Social work students have their day in court

Belinda Bantham -- Fri, 09/14/2018 - 11:40

Social work students have their day in court

“I’m nervous, but I am prepared.” These are the words of a second-year social work student, ready to face a real attorney in the children’s court.

As part of a simulation, the second-year social work students on the North-West University’s (NWU’s) campus in Vanderbijlpark visits the children’s court every year to gain practical experience. During this visit they get a taste of the harsh reality that social workers face when they have to testify in court.

 

The second-year social work group, together with Dr Elmien Truter and Mr Johan van den Berg (front centre).

Dr Elmien Truter makes a point of exposing her second-year social work students to this unique experience every year. Since she is also a practising social worker who had to stand up for abused, neglected children many times in her life, she feels it is important for students to experience this part of the job before they are required to do it in practice.

Mr Johan van den Berg, family law expert and attorney at law with Willem Pretorius Attorneys in Vanderbijlpark, assisted her with the simulation.

During the simulation each student was afforded the chance to defend a case study against an attorney, and Mr Van den Berg played the role of the defence. His role was to defend his client (the care giver, parent or guardian) in a legal dispute with social services where it was deemed necessary to remove a child from his client’s care due to abuse or severe neglect.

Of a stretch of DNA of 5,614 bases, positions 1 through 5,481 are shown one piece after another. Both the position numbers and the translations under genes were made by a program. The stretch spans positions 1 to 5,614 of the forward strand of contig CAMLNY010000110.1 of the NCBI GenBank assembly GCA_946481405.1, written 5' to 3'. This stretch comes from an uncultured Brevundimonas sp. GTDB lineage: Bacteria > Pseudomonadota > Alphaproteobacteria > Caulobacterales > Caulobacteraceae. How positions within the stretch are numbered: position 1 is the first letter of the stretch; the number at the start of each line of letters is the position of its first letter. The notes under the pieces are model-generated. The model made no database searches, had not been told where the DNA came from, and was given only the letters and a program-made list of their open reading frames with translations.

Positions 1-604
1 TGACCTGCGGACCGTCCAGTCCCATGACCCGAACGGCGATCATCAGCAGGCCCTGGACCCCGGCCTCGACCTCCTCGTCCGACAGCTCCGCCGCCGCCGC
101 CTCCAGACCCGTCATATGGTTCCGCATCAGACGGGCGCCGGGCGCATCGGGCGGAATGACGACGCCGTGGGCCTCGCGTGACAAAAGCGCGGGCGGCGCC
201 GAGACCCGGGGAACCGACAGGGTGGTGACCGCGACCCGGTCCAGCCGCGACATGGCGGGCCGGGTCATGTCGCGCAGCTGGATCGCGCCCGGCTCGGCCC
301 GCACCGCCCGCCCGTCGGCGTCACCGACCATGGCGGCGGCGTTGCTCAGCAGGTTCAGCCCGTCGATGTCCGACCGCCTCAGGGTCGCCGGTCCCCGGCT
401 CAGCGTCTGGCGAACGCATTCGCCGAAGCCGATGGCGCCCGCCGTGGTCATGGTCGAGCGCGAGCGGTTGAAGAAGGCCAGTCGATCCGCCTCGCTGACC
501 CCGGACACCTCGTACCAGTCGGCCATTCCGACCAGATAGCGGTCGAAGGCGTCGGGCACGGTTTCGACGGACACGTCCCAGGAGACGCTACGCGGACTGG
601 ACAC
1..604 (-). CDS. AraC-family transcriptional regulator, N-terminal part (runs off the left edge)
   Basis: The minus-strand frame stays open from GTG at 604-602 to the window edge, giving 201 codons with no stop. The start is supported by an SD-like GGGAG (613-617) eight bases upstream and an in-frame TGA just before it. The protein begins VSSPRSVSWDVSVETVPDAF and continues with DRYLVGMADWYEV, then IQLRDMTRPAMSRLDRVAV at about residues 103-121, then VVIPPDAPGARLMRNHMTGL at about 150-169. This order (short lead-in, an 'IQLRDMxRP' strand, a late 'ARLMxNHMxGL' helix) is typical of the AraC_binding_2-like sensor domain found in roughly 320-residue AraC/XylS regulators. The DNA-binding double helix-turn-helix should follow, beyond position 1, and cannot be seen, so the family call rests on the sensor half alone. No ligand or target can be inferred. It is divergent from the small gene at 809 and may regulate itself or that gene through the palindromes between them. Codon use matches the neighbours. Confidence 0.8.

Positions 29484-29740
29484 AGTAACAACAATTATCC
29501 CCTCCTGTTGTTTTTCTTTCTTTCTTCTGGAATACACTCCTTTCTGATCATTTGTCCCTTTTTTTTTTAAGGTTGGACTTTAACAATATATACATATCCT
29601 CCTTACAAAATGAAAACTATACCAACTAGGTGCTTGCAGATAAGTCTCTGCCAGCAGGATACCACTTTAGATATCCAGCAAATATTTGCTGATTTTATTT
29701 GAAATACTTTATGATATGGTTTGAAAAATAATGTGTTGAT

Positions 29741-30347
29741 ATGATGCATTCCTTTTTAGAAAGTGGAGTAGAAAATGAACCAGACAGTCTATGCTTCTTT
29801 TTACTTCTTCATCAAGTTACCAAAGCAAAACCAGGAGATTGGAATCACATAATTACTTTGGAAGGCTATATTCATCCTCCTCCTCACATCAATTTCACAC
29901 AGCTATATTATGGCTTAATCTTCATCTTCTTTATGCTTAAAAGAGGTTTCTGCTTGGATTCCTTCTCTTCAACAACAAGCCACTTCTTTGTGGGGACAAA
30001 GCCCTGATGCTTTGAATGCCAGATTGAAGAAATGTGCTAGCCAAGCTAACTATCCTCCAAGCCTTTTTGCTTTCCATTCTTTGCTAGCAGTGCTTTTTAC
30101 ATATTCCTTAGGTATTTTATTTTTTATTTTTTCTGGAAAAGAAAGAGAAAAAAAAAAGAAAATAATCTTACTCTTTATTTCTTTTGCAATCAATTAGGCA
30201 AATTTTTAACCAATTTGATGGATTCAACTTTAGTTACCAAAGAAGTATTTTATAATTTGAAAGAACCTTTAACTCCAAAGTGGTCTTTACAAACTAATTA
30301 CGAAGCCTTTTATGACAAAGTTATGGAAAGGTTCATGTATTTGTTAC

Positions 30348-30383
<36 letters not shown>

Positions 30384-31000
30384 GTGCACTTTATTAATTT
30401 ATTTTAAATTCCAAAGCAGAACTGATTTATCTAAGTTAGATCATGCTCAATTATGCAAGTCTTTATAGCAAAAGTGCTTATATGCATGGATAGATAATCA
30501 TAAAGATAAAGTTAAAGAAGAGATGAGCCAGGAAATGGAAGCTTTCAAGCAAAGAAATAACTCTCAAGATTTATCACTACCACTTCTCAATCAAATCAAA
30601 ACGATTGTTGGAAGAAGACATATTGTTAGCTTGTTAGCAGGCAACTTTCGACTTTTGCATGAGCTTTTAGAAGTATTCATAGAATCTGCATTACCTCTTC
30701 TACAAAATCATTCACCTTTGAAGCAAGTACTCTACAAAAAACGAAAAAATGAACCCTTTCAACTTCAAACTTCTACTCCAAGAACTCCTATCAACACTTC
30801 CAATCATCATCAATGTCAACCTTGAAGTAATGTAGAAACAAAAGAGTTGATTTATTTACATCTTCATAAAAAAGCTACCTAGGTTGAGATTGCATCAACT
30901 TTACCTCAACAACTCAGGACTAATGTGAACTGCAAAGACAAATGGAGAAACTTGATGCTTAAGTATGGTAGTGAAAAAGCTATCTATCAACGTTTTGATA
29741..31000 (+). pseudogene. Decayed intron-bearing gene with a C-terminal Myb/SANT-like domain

“If social workers do not follow the correct procedure and do not portrayed their roles adequately, it may result in children being returned to the care of the persons who put them in danger in the first place,” says Dr Truter. “In order to defend their client as best they can, the defence will attempt to discredit the testimony of the social worker and try to find technical discrepancies in the procedure that was followed.” 

“This is why these sessions are so important,” said Dr Truter. “Students have to experience this stressful situation first hand. This prepares them for the many court cases in which they will play a very important role and where they will often be the only voice to speak out in the best interest of a child.”  

Mr Van den Berg said that an attorney seldom experiences court proceedings as personal. “An attorney’s main purpose is to represent the client as well as possible. To the social worker however, having seen the circumstances of a child, it becomes very personal,” he said.

The students were well-prepared for the case, but were still quite nervous while awaiting their turn to speak. The group expressed their appreciation and agreed that this unique experience in a safe environment will prove to be priceless in the hard reality that they can expect in practice.

Dr Truter is involved in a research team exploring the occupational risks that social workers face. The team’s research identified the questioning that social workers have to undergo in the courtroom as one of the most stressful aspects of the job.